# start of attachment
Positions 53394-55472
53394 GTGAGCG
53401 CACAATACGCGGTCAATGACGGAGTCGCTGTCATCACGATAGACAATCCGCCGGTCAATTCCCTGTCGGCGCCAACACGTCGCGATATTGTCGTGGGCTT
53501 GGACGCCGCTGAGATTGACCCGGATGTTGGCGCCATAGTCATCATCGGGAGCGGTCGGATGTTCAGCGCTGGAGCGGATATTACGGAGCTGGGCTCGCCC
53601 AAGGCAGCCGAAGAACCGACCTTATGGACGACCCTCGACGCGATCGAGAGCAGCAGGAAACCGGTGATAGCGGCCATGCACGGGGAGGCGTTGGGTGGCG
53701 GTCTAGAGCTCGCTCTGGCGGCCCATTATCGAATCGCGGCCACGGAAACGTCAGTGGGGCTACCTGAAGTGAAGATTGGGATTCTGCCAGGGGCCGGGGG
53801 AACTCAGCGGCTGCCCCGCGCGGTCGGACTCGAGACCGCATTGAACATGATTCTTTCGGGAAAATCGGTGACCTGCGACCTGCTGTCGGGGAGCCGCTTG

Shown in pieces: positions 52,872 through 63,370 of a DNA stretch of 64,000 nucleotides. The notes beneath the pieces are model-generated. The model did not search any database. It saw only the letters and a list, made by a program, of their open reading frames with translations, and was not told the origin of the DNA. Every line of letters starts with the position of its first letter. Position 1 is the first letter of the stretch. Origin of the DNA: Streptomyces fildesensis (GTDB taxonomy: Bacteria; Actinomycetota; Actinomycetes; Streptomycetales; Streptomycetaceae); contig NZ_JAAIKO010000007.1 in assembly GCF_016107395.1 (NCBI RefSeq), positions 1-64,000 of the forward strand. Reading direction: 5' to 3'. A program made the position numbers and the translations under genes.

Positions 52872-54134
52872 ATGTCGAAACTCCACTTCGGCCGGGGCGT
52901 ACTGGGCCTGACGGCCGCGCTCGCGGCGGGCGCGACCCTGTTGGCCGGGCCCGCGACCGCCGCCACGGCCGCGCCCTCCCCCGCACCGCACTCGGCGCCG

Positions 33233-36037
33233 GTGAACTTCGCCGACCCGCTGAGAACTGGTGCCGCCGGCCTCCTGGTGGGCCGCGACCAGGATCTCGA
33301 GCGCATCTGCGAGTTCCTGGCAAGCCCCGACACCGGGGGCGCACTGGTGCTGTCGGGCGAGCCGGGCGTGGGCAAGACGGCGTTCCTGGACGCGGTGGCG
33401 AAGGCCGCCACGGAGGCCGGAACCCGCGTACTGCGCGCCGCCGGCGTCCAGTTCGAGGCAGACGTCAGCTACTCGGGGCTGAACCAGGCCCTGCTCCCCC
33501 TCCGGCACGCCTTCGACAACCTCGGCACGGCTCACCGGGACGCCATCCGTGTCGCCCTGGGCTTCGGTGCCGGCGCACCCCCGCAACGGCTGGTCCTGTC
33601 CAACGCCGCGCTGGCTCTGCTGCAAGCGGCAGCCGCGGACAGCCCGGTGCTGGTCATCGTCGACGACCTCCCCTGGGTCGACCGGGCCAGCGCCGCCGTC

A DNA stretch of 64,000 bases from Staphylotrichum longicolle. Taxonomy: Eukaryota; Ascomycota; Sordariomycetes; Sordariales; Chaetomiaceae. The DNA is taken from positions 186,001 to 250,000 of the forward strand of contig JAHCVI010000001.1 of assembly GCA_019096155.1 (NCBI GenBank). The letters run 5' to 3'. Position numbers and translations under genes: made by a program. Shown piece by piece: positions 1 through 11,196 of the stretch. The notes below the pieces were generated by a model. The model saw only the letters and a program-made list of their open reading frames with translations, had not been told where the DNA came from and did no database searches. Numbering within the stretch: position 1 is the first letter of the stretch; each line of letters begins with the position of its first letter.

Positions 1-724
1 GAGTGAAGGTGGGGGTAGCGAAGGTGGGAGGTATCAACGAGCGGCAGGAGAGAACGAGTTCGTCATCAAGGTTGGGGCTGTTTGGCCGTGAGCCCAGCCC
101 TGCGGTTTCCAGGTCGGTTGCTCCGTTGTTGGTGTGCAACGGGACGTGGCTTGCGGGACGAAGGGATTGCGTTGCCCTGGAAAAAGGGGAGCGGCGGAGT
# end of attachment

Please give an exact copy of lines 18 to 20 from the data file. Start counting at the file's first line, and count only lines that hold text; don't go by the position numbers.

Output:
A DNA stretch of 64,000 bases from Staphylotrichum longicolle. Taxonomy: Eukaryota; Ascomycota; Sordariomycetes; Sordariales; Chaetomiaceae. The DNA is taken from positions 186,001 to 250,000 of the forward strand of contig JAHCVI010000001.1 of assembly GCA_019096155.1 (NCBI GenBank). The letters run 5' to 3'. Position numbers and translations under genes: made by a program. Shown piece by piece: positions 1 through 11,196 of the stretch. The notes below the pieces were generated by a model. The model saw only the letters and a program-made list of their open reading frames with translations, had not been told where the DNA came from and did no database searches. Numbering within the stretch: position 1 is the first letter of the stretch; each line of letters begins with the position of its first letter.

Positions 1-724
1 GAGTGAAGGTGGGGGTAGCGAAGGTGGGAGGTATCAACGAGCGGCAGGAGAGAACGAGTTCGTCATCAAGGTTGGGGCTGTTTGGCCGTGAGCCCAGCCC